Unleaded inll treadlc on ice.
Excess brake application locks wheels before the excess air can be exhausted from the chambers. When the wheels lock, deceleration is zero and the signal disappears.
The excess application leeks wheels before the excess air can be exhausted. All wheels will reach zero simultaneously resulting in loss of signal.
the i in the event of no other signal, the; computed vehicle speed logic will re-.
l lease the brakes at least two cyelosl l and in so doing, one or more of the;
1 other logies will become effective and} 1 the system may regain true vehicle] reference. I
Thus, the compound logic system 19 provides a skid control system that (1) detects impending wheel lock lar reference to specific embodiments, neither the illustrated embodiments nor the terminology employed in describing them is intended to be limiting; rather, it is intended to be limited only by the scope of the appended claims.
What is claimed is: 1. A brake control system for a vehicle having a plurality of brake equipped independently rotatable wheels and including at least a pair of wheels mounted in spaced relation for rotation about a common axis, said system comprising means for applying brake forces to actuate said brakes and for relieving said brake forces at both of said wheels on said common axis in response to a skid signal,
signal generating means associated with each of said wheels to generate signals representative of the speed of each wheel,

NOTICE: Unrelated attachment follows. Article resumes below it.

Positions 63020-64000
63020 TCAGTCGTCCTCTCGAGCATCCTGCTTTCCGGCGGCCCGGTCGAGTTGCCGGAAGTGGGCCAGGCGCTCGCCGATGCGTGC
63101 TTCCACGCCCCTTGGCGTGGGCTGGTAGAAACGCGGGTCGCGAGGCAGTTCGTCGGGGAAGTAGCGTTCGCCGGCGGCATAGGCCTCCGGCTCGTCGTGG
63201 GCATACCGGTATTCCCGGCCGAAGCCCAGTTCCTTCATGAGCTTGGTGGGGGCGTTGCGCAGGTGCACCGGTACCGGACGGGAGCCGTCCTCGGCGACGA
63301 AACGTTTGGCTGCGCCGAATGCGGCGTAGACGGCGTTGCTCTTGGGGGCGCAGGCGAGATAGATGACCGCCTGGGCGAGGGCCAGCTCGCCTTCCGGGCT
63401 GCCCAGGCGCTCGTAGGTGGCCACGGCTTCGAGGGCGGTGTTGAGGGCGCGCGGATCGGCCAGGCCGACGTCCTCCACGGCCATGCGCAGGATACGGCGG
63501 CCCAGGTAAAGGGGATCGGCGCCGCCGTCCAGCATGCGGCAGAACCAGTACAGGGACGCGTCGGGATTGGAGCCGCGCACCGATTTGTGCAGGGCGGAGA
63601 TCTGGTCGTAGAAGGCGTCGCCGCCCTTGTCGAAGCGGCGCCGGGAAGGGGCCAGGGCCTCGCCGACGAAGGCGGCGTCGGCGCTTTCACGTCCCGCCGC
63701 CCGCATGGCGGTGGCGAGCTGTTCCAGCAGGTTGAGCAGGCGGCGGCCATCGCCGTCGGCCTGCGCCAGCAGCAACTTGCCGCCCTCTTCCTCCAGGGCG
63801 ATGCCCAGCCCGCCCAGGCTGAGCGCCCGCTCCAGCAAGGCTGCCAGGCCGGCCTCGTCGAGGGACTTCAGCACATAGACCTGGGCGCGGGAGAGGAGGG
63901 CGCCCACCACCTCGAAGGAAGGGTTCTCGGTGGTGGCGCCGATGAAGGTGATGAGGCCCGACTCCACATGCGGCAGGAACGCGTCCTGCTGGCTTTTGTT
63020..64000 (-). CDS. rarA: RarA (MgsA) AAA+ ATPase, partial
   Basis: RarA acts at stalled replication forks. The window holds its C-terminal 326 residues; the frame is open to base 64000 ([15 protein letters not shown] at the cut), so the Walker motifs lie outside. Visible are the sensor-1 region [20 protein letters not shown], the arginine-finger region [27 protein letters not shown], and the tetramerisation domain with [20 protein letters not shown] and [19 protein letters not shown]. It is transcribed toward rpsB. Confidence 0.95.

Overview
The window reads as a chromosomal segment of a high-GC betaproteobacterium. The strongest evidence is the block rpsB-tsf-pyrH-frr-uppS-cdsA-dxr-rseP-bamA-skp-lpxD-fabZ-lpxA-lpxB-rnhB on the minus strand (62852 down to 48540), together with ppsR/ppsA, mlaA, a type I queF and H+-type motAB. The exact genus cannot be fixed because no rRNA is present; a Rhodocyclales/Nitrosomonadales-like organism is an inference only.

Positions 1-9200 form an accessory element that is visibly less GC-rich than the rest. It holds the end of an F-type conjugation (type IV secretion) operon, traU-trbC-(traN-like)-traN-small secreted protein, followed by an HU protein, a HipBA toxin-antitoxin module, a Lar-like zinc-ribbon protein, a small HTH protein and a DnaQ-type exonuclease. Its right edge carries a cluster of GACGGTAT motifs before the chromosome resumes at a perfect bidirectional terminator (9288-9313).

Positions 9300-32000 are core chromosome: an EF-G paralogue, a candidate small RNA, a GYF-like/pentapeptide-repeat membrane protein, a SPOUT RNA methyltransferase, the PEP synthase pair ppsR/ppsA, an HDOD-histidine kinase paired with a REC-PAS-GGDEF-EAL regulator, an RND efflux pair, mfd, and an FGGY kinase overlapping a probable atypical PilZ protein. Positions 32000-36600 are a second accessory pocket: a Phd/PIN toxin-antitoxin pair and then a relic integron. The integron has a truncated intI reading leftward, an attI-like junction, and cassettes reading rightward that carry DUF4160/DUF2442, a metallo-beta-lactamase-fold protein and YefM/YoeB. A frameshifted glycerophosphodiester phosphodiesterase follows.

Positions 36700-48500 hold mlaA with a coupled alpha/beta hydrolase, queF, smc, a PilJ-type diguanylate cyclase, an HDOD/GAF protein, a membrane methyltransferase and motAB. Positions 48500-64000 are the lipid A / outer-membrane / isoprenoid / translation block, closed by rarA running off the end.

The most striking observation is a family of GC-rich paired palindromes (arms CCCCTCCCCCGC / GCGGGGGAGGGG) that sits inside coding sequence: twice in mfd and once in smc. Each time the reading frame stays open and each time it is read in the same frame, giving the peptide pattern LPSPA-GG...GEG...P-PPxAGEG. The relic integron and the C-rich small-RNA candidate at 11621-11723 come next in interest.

first logic means operative to generate a skid signal when a wheel speed signal from said pair of wheels differs by a predetermined amount from the wheel speed signal of the fastest rotating wheel, second logic means operative to generate a skid signal when the deceleration of a wheel on said common axis exceeds a predetermined deceleration,
means for generating a computed reference speed signal which decreases in magnitude as the speed of the faster wheel decreases for an initial value representative of the speed of the faster wheel and at a decay rate representative of a predetermined deceleration,
third logic means operative to generate a skid signal when a wheel speed signal from said pair of wheels decreases below said computed reference speed signal, and
circuit means interconnecting each of said logic means whereby a skid signal generated by any of said logic means is operative to actuate said brake relieving means to relieve the brake forces at both of said wheels on said common axis.